Religious Women and their History: Breaking the Silence


Rosemary Raughter (Ed.)

This book examines the role of religion in the lives of women from 18th to 20th centuries; it explores the way religion shaped their views on the female role and finally offers a fascinating insight into the lives of leading female pioneers.

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This collection of essays deals with the role of women within institutional religion, and specifically the extent to which groups and individuals circumvented the restrictions placed on them by Christian theology and structures of authority. The contributions deal with a variety of denominations, locations and periods. Topics discussed range from the experience of Catholic women in eighteenth-century Ireland to that of Presbyterian women missionaries in India, from the work of Irish nuns in Chicago to the missionary efforts of female members of the Salvation Army in late nineteenth-century Ulster, from a meditation on the life of an Irish Franciscan sister in mid-twentieth century Europe to a discussion of the issues inherent in the writing of religious women’s history and biography and a guide to the use of convent archives in further research. Contributors include some of today’s leading practitioners of Irish women’s and religious history, and the essays, which will appeal to both the academic and the general reader, provide an overview of the work currently being undertaken in this field. Religious Women and Their History offers an insight into women’s religious belief and practice in previous centuries, and deals with issues as resonant today as in the past.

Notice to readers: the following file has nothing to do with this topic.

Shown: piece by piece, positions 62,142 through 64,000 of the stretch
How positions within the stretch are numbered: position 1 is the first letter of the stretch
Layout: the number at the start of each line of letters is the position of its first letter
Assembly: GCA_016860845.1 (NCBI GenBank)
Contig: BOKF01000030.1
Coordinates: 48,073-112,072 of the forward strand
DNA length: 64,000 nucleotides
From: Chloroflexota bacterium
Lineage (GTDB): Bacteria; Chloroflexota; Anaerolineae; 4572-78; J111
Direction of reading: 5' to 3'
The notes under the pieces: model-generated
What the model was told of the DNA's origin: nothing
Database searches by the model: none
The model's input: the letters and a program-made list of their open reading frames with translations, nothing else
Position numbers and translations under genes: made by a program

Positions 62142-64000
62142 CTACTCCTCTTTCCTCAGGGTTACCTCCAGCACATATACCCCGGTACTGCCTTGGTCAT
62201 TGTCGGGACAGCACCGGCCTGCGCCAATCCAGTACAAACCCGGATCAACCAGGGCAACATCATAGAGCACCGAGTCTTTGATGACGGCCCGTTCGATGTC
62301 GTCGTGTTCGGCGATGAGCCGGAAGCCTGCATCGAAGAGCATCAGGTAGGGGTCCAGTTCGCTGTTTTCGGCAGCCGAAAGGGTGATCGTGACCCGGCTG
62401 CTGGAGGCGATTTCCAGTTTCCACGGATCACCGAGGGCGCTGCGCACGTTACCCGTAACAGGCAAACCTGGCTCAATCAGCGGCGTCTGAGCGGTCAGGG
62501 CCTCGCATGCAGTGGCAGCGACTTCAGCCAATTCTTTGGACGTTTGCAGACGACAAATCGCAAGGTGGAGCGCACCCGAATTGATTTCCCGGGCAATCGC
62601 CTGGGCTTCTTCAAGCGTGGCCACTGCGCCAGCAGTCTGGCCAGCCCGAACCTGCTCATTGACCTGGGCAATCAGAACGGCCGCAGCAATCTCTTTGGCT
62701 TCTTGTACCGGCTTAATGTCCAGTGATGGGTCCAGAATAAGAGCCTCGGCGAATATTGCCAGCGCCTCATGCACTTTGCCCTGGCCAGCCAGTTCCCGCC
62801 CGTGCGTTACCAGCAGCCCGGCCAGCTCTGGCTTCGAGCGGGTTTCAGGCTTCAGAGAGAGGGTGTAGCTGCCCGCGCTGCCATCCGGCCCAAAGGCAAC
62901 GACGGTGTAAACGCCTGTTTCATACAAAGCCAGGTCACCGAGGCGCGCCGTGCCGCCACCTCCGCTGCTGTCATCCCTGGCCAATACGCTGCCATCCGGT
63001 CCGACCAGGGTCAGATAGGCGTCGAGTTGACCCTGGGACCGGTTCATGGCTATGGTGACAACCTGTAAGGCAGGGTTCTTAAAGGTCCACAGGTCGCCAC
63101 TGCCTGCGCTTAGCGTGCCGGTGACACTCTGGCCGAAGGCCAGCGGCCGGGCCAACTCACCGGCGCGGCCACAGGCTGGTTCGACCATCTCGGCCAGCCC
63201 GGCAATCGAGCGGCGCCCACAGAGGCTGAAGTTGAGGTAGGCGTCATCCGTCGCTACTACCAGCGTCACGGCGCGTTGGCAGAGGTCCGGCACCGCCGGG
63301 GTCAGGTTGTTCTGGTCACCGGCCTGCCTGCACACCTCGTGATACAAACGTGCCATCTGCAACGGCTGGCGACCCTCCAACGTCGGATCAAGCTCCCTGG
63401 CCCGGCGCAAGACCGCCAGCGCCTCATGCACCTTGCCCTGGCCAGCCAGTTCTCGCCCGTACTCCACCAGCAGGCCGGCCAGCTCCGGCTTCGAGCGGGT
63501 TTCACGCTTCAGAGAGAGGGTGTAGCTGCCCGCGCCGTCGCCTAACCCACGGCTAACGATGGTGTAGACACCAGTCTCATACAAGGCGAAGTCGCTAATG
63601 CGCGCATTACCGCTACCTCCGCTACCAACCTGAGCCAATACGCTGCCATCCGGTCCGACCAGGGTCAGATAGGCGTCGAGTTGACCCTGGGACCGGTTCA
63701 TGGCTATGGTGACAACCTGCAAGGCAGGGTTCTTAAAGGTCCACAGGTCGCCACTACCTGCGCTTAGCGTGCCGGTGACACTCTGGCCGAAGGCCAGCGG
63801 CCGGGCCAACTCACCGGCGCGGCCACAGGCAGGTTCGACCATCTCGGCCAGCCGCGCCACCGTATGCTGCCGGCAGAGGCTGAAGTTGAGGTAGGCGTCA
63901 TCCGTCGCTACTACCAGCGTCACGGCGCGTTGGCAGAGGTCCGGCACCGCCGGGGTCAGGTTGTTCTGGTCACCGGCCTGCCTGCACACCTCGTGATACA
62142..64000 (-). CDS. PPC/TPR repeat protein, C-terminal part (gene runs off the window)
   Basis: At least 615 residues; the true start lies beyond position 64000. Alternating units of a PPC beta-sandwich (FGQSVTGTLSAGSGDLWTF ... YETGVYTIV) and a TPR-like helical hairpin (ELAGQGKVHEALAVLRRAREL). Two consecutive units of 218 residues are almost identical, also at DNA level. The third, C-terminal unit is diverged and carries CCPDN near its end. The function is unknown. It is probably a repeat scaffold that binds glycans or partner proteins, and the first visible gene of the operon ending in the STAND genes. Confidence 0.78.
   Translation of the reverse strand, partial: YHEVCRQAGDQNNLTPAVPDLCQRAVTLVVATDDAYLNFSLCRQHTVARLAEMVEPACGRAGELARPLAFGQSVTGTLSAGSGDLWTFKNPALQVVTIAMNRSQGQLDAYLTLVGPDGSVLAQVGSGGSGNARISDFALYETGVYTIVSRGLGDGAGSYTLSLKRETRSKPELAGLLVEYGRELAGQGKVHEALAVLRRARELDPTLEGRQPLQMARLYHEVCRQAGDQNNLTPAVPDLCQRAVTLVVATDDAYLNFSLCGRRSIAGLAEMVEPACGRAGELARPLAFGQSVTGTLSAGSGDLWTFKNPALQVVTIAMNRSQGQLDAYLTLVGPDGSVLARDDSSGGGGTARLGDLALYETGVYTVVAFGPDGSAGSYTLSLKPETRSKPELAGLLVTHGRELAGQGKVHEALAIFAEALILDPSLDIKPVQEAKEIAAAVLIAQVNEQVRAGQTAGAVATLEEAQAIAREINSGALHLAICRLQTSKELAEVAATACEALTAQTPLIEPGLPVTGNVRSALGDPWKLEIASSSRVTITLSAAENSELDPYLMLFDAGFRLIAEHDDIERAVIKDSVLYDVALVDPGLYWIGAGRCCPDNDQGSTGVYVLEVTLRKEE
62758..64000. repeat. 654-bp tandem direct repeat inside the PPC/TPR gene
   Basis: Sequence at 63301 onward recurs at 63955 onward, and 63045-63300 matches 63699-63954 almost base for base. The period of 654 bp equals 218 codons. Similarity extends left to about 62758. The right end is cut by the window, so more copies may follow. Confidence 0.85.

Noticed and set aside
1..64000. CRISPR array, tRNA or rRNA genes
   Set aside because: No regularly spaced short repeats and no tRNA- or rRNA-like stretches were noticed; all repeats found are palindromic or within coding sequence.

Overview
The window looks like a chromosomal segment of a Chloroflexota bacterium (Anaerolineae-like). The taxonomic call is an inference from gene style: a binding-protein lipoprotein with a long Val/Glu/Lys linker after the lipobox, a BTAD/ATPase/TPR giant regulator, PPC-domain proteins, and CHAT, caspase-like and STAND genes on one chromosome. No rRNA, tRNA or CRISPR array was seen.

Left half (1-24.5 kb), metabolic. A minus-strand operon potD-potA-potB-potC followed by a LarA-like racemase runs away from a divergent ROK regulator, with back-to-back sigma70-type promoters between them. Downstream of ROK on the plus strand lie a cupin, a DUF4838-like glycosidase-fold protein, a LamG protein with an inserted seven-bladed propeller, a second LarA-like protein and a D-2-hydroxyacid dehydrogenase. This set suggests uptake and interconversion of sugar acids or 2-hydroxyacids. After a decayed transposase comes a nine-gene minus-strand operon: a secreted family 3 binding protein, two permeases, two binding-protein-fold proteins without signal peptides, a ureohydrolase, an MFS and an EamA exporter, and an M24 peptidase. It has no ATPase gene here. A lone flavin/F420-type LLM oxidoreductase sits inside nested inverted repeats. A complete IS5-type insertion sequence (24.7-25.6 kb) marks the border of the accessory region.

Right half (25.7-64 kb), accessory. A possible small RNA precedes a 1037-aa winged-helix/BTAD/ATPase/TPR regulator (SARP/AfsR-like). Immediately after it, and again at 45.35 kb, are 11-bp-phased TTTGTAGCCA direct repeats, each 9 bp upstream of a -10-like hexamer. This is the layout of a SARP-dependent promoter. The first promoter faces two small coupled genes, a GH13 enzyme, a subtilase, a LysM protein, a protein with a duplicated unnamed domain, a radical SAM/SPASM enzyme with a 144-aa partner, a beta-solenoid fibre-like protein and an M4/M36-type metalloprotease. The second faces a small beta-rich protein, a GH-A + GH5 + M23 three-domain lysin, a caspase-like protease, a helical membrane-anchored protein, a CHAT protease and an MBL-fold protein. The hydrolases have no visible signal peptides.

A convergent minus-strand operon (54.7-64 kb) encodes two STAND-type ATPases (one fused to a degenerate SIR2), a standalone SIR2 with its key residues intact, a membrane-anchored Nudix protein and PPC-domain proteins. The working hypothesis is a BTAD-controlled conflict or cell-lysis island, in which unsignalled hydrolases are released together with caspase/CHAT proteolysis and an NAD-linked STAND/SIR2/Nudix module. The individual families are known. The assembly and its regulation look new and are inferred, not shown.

About the Editor

Rosemary Raughter is an historian of Irish women, currently working on biography of climber, photographer & author Elizabeth Hawkins-Whitshed aka Lizzie Le Blond.